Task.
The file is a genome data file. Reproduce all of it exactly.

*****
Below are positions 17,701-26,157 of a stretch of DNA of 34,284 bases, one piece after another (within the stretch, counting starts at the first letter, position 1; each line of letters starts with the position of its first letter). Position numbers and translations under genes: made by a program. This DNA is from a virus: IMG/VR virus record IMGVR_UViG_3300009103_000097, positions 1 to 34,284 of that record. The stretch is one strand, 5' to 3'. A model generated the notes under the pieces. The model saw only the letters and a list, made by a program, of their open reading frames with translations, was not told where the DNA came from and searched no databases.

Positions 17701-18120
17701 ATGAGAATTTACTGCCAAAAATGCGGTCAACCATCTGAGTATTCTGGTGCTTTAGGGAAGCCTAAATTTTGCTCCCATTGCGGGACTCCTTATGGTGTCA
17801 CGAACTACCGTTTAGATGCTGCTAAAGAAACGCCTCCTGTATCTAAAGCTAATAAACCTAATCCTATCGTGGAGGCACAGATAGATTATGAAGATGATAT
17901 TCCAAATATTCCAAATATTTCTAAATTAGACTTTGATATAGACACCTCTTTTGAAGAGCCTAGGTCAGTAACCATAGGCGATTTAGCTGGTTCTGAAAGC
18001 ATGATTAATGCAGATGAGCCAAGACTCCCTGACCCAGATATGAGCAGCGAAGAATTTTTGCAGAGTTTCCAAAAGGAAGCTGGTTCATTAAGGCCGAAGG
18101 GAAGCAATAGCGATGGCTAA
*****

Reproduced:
Below are positions 17,701-26,157 of a stretch of DNA of 34,284 bases, one piece after another (within the stretch, counting starts at the first letter, position 1; each line of letters starts with the position of its first letter). Position numbers and translations under genes: made by a program. This DNA is from a virus: IMG/VR virus record IMGVR_UViG_3300009103_000097, positions 1 to 34,284 of that record. The stretch is one strand, 5' to 3'. A model generated the notes under the pieces. The model saw only the letters and a list, made by a program, of their open reading frames with translations, was not told where the DNA came from and searched no databases.

Positions 17701-18120
17701 ATGAGAATTTACTGCCAAAAATGCGGTCAACCATCTGAGTATTCTGGTGCTTTAGGGAAGCCTAAATTTTGCTCCCATTGCGGGACTCCTTATGGTGTCA
17801 CGAACTACCGTTTAGATGCTGCTAAAGAAACGCCTCCTGTATCTAAAGCTAATAAACCTAATCCTATCGTGGAGGCACAGATAGATTATGAAGATGATAT
17901 TCCAAATATTCCAAATATTTCTAAATTAGACTTTGATATAGACACCTCTTTTGAAGAGCCTAGGTCAGTAACCATAGGCGATTTAGCTGGTTCTGAAAGC
18001 ATGATTAATGCAGATGAGCCAAGACTCCCTGACCCAGATATGAGCAGCGAAGAATTTTTGCAGAGTTTCCAAAAGGAAGCTGGTTCATTAAGGCCGAAGG
18101 GAAGCAATAGCGATGGCTAA